The vast majority of our members confirm that it's really difficult to build up an adequate client list if you don't have either specialist knowledge or contacts in publishing, or both. We also find that newcomers underestimate how much there is to learn, how high their standards have to be and how long it takes. It helps to be businesslike and able to sell yourself.
Even these advantages may not be enough. Publishers are trying to reduce costs by eliminating or severely curtailing the editorial work done on their books, journals and websites, and often do not value the skills that were formerly expected. Many publishers now send proofreading and copyediting work abroad, to save money.
You need to be very determined, very patient and set on this career to succeed. You also (usually) need another source of income for a while.
In all sorts of ways. Apart from our name, our Code of Practice and the Directory, we offer classroom training, distance learning, local groups, mentoring, a magazine, conference, forums and other support, including free legal advice. We have been told the SfEP forum is 'worth its weight in gold' (though we haven't weighed it) and there are specialist forums too, including one for 'newbies'. In fact our whole membership is one big network for help, advice and contacts, as well as a great way of keeping in touch.
Usually not very good. Every year the SfEP publishes suggested minimum hourly rates for freelance proofreading, copyediting and project management, but they cannot be enforced; in any case, each individual freelancer has to agree their rates with each client. There are always some who will work for less than these rates, especially when starting out or working on a project of particular interest, and many publishers habitually pay less – some much less – than the suggested minima.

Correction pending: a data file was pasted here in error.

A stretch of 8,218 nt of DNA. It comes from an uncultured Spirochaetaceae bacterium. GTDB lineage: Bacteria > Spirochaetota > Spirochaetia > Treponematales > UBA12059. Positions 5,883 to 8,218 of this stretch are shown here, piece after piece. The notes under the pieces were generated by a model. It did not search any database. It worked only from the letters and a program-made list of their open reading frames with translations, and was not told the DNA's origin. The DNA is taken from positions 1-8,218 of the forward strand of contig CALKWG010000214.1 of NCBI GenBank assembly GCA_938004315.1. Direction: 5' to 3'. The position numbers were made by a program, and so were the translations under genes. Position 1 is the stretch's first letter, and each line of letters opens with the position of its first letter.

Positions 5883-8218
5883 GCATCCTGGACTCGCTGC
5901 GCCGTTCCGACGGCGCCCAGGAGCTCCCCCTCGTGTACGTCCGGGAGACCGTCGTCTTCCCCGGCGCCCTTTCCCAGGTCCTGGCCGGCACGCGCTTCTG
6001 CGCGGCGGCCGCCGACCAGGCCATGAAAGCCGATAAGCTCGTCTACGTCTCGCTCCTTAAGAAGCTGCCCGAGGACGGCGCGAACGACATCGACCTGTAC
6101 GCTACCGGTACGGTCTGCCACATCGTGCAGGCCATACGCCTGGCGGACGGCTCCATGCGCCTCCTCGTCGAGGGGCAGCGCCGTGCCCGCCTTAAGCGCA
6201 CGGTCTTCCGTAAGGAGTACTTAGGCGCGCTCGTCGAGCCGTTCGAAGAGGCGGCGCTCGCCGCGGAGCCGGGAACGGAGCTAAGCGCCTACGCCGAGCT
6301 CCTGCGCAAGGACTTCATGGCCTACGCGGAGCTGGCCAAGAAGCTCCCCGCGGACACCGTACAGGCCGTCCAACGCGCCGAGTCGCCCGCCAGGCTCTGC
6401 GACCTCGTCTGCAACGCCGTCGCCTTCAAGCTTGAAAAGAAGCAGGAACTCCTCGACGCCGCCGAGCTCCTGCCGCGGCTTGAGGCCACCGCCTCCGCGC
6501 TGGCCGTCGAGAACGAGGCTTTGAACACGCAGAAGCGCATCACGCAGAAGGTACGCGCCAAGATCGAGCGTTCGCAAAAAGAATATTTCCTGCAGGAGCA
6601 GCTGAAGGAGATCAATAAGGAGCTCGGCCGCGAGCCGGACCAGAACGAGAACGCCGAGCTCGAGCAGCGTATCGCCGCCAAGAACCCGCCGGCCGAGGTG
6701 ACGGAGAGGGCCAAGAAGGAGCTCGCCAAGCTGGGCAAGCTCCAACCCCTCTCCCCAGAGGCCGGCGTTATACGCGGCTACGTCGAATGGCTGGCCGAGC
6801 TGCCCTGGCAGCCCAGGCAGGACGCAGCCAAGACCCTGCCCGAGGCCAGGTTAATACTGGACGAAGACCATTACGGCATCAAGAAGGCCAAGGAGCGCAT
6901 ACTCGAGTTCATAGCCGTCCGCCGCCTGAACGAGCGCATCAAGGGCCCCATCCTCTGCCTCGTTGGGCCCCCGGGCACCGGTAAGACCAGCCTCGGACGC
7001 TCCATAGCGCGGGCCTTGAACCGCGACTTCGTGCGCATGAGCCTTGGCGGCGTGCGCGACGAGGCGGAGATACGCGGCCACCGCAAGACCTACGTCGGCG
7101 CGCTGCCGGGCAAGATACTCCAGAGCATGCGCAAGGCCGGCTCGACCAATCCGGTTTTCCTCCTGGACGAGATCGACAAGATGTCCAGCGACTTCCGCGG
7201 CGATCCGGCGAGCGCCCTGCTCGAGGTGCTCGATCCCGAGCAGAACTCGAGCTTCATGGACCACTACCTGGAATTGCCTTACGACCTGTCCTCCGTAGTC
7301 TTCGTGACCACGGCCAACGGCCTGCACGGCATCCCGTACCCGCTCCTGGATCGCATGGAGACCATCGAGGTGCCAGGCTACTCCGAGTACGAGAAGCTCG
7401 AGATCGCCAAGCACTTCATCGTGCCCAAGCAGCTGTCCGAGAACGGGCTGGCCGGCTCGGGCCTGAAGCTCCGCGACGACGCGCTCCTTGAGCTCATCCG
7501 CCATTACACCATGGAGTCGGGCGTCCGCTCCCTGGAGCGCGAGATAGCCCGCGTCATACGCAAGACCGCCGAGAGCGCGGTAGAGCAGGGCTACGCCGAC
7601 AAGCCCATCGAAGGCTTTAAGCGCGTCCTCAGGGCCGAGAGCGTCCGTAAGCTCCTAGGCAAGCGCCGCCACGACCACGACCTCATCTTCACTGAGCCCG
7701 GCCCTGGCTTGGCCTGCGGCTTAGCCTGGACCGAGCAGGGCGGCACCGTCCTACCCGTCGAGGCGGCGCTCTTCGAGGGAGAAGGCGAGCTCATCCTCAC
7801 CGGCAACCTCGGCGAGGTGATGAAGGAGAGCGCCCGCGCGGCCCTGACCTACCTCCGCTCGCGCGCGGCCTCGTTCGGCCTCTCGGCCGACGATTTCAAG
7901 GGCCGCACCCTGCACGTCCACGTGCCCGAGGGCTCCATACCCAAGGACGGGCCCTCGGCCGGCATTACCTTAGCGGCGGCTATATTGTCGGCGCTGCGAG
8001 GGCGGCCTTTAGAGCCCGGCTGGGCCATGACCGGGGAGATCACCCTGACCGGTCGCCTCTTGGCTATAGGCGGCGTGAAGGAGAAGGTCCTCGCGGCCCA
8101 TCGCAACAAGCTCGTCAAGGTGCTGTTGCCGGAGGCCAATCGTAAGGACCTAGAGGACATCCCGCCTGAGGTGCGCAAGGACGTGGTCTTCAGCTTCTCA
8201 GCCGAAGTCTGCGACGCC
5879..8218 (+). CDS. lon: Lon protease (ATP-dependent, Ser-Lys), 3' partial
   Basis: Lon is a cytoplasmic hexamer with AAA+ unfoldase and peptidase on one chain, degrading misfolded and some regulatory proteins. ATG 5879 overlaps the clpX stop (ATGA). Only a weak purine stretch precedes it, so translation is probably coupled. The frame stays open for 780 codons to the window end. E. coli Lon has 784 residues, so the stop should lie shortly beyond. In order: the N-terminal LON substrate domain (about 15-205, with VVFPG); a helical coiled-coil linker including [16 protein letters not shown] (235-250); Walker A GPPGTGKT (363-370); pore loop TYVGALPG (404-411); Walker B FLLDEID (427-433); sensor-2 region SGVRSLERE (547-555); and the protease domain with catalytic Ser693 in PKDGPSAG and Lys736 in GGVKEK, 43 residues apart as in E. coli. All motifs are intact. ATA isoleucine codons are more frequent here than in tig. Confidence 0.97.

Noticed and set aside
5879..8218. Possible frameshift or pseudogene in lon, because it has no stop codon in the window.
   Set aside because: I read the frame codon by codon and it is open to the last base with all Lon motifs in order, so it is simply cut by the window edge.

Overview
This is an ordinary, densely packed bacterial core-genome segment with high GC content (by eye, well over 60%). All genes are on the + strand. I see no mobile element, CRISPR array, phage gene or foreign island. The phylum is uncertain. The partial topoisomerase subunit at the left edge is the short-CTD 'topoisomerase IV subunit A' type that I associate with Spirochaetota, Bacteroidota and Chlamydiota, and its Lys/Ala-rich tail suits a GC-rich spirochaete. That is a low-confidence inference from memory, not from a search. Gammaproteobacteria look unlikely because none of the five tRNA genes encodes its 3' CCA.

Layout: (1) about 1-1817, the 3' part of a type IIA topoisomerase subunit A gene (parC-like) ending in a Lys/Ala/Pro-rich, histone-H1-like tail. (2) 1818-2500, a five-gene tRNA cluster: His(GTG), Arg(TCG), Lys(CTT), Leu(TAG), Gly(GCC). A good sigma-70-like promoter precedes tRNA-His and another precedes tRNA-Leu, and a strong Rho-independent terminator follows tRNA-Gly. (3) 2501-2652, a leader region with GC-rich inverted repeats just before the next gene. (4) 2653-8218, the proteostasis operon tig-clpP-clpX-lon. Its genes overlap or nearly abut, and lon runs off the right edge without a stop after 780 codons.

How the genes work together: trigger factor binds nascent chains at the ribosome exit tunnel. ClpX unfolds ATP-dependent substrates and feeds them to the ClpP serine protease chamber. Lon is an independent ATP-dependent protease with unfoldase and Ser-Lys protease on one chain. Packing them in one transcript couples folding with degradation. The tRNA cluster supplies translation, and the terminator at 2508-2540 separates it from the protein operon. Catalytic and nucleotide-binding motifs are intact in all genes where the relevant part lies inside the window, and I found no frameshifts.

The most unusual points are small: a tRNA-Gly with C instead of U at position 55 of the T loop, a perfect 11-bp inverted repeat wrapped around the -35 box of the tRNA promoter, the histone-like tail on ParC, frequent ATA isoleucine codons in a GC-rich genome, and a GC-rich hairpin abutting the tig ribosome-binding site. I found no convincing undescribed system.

You are unlikely to have a steady flow of work, at least until you are more experienced and established. The usual pattern is 'feast or famine' and even then 20% of our members consider themselves under-employed. Your overheads – computer, printer, scanner, supplies, postage – may be higher than you think, even if working from home, and you need to put aside money for replacements, sick pay, pension, tax, professional development and holidays.
This is not really an area where the SfEP can help, though there is information and advice for members on the FAQs page about client issues. Professional and Advanced Professional Members can also get free legal advice from the legal helpline – a 24-hour telephone advisory service on all legal and related problems. Many members report slow payment, but non-payment is rare. The Better Payment Practice Campaign is also an extremely useful source of information, especially about your legal rights.
This topic is regularly discussed on the SfEP's forums, where the more experienced can advise the less. Ensuring that you get paid is, of course, a prime function of a trade union – the National Union of Journalists is the union for freelance editors and proofreaders.
For Her Majesty's Revenue and Customs (HMRC – what used to be known as the Inland Revenue) to consider you to be self-employed/freelance, you really need to work for a number of clients. If you work for just one or even two, HMRC may decide that you should be on the company payroll, with National Insurance and PAYE deductions.
Attaining self-employed status in the eyes of HMRC (and keeping it) can be a minefield – check out its Employment Status page.
The SfEP has a number of members outside the UK. More important than your location are the skills you have to offer. Wherever you are, if you can edit or proofread material written in (or translated into) English, there will be companies or government agencies or website owners who need your services.